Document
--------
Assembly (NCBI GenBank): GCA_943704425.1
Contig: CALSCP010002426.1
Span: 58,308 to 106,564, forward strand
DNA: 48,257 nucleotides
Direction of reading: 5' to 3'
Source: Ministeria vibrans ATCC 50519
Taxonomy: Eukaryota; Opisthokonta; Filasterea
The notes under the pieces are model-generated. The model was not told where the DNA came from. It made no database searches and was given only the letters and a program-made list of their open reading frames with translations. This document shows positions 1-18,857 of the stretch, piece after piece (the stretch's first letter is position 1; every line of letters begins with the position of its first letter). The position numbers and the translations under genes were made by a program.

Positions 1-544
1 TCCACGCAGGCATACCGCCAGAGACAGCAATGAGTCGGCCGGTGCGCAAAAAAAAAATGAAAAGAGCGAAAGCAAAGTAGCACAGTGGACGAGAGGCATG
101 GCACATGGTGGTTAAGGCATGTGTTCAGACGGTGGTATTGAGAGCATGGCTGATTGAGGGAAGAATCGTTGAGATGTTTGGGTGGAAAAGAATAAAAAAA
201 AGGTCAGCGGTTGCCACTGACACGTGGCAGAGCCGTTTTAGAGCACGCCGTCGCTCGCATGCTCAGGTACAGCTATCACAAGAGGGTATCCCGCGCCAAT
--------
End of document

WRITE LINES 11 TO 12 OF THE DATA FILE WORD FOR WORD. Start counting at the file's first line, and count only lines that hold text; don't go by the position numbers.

101 GCACATGGTGGTTAAGGCATGTGTTCAGACGGTGGTATTGAGAGCATGGCTGATTGAGGGAAGAATCGTTGAGATGTTTGGGTGGAAAAGAATAAAAAAA
201 AGGTCAGCGGTTGCCACTGACACGTGGCAGAGCCGTTTTAGAGCACGCCGTCGCTCGCATGCTCAGGTACAGCTATCACAAGAGGGTATCCCGCGCCAAT